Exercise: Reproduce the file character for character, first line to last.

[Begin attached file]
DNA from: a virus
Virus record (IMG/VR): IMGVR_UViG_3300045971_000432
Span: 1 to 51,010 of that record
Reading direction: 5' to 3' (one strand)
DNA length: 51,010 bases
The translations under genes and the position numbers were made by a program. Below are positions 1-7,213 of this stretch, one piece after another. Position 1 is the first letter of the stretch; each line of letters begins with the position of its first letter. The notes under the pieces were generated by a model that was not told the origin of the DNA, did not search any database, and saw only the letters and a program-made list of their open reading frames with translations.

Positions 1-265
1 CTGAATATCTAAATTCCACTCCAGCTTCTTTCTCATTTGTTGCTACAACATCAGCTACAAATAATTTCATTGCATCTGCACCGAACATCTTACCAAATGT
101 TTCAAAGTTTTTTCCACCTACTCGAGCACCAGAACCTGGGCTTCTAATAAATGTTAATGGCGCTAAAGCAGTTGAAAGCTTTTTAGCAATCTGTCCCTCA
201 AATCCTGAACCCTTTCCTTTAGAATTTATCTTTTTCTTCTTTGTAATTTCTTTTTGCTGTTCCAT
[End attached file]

DNA from: a virus
Virus record (IMG/VR): IMGVR_UViG_3300045971_000432
Span: 1 to 51,010 of that record
Reading direction: 5' to 3' (one strand)
DNA length: 51,010 bases
The translations under genes and the position numbers were made by a program. Below are positions 1-7,213 of this stretch, one piece after another. Position 1 is the first letter of the stretch; each line of letters begins with the position of its first letter. The notes under the pieces were generated by a model that was not told the origin of the DNA, did not search any database, and saw only the letters and a program-made list of their open reading frames with translations.

Positions 1-265
1 CTGAATATCTAAATTCCACTCCAGCTTCTTTCTCATTTGTTGCTACAACATCAGCTACAAATAATTTCATTGCATCTGCACCGAACATCTTACCAAATGT
101 TTCAAAGTTTTTTCCACCTACTCGAGCACCAGAACCTGGGCTTCTAATAAATGTTAATGGCGCTAAAGCAGTTGAAAGCTTTTTAGCAATCTGTCCCTCA
201 AATCCTGAACCCTTTCCTTTAGAATTTATCTTTTTCTTCTTTGTAATTTCTTTTTGCTGTTCCAT